Film: Le Charme Discret de la Bourgeoisie (The Discreet Charm of the Bourgeoisie)
Format: Streaming video from NetFlix on laptop.
Luis Bunuel is a director with whom I have trouble. Since a great deal of his output delves fully into the surreal, I often don’t know how to react to it. Do I laugh? Do I take it seriously? I tend to go into his movies like I go into a cold swimming pool. I dip in a toe, inch my way in, and eventually get to the point where I feel acclimated. The problem is that often with Bunuel’s films, I’m just getting acclimated with the environment when the film ends.
So I was rather pleasantly surprised by Le Charme Discret de la Bourgeoisie (The Discreet Charm of the Bourgeoisie), which certainly goes to the surreal, but is also in many ways easier to read. We are concerned with three couples who are in many ways the epitome of the upper middle/lower upper class. Throughout the film, the three couples attempt to get together for a meal and are snubbed at every turn.
Our first couple is Don Rafael Acosta (Fernando Rey) and Florence (Bulle Ogier). He is the ambassador to France from the mythical country of Miranda, which might be South American or Caribbean. As a diplomat, Acosta uses his position to smuggle in massive amounts of cocaine, which he shares with his friends. One of those friends is M. Thevenot (Paul Frankeur), who is married to Simone (Delphine Seyrig). It’s entirely possible that Simone and Don Rafael are having an affair. They certainly seem to be, at least, but reality is not always that firm in this case.
Our third couple is Henri and Alice Senechal (Jean-Pierre Cassel and Stephane Audran), who initially are the hosts of a failed dinner party. They also host a second failed dinner party when, instead of going down to greet their guests, they sneak off into the garden for sex. Their sudden disappearance causes Acosta and Thevenot to panic, since they believe the police are on the way to arrest them for drug trafficking.
Meals are interrupted by the Army, by police raids, by dead bodies, and more. In short, the six people almost never get to eat, and when they do, it’s only for a few minutes before something terrible happens and disrupts them.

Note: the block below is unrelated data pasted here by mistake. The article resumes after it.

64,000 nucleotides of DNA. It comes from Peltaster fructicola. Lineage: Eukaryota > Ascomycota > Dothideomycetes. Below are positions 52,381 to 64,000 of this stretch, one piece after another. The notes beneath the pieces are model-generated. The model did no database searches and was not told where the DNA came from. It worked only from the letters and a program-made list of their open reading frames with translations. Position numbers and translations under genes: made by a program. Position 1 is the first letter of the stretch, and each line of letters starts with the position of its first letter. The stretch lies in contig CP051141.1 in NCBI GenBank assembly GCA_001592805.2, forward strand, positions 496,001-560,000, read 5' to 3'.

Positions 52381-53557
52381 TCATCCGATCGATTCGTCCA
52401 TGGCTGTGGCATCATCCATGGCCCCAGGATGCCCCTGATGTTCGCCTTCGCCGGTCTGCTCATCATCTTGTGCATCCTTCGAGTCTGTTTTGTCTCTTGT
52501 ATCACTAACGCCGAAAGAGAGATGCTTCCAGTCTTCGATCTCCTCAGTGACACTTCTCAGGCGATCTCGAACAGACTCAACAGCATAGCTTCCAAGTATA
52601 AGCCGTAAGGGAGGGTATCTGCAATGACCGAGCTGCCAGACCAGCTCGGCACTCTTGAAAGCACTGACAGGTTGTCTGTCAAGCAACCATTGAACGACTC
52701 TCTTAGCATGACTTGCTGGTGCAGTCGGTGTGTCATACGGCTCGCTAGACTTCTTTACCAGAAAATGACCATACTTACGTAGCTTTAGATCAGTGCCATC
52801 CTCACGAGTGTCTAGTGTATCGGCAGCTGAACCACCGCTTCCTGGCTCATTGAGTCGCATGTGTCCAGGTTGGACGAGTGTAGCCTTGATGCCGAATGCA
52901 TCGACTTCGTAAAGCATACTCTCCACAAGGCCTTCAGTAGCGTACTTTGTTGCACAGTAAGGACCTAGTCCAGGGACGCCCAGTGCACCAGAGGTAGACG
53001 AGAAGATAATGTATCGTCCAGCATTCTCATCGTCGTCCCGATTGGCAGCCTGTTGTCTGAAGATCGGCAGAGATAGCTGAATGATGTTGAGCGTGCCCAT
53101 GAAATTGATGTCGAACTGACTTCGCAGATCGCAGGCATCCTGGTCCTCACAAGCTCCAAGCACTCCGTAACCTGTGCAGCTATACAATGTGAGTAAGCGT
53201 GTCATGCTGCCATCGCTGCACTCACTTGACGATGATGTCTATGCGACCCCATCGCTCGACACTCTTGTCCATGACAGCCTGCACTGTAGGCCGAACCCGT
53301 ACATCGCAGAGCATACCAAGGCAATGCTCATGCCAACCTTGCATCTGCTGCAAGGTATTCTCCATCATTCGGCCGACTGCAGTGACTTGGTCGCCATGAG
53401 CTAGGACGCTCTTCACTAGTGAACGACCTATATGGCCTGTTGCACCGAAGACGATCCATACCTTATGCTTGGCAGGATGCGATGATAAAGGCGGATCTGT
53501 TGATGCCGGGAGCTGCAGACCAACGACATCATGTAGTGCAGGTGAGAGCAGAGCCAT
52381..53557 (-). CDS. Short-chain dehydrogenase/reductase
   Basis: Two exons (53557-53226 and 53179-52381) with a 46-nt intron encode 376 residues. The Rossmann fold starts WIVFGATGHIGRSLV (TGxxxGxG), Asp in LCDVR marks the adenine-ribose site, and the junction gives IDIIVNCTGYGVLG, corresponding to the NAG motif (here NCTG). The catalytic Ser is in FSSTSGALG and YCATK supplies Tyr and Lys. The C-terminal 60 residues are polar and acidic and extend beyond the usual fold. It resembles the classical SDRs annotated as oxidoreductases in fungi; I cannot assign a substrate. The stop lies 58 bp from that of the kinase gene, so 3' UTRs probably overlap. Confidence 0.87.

Around the middle of the film, we starting delving into the world of dreams. Frequently, a scene will take a very strange turn, like the characters arriving for a dinner party only to discover that they are in fact on stage and expected to perform a play that none of them have learned the lines to. Just as the scene comes to a head, one of the characters wakes up and the film continues. From this point forward, it is impossible to tell if anything is actually happening or if we are in the dream state. This is because Bunuel never changes away from reality in the dreams. They are played straight, as if they are really happening, and we don’t discover that reality is being twisted until we see someone sit up.
This more than anything is what makes the film work for me. There is no separation between the dream states of the various characters and their waking reality. We can never be sure what we are seeing is real or if it is the figment of someone’s subconscious. For instance, at one meal the couples are arrested. At the police station, we hear the story of a police lieutenant who was killed, but comes back every year on the anniversary of his death to try to get people to like him. He arrives and releases our characters, but this then turns out to be another dream. The police chief is told the release the prisoners and does. But were they ever really arrested in the first place? It’s impossible to tell.
In short, Le Discret Charme de la Bourgeoisie makes it impossible to tell if something is really happening or if it is something else. Because of this, everything has to be taken at face value until it is proven to be something other than reality. This makes the film more than a little farcical, but it’s a farce that really works. Eventually, we question the entire experience—how artificial was everything that we saw? On a very real level, it’s all artificial since these are actors playing roles in a film. It’s impossible to tell where the story ends and begins, where reality ends and begins, and where the roles end and begin.
As a shock, I liked this film, and I didn’t really expect to. It’s silly and strange, but it’s a film that benefits from a sort of laissez faire attitude of just letting the film happen and worrying about interpretation later. Of course, Bunuel never works on a single level, and he’s making a statement about the bourgeoisie class here, too.
There’s also some genuine humor here. At one point, Acosta tells his friends about people at the airport wanting to search his diplomatic bag—a serious breach of etiquette. He mentions that another ambassador was recently arrested for drug trafficking, discovered when his diplomatic bag was searched. Upon conclusion of the story, Acosta reaches into his own diplomatic bag and pulls out a couple of fistfuls of cocaine.
This film is about attitude, perception, and ego, and it really works. Some may find it difficult and others may be offended by what Bunuel seems to be saying about the upwardly mobile, upper middle class. But so what?
Why to watch Le Charme Discret de la Bourgeoisie: Highbrow silliness.
Why not to watch: Up is down, down is up, and it will remind you strangely of Inception.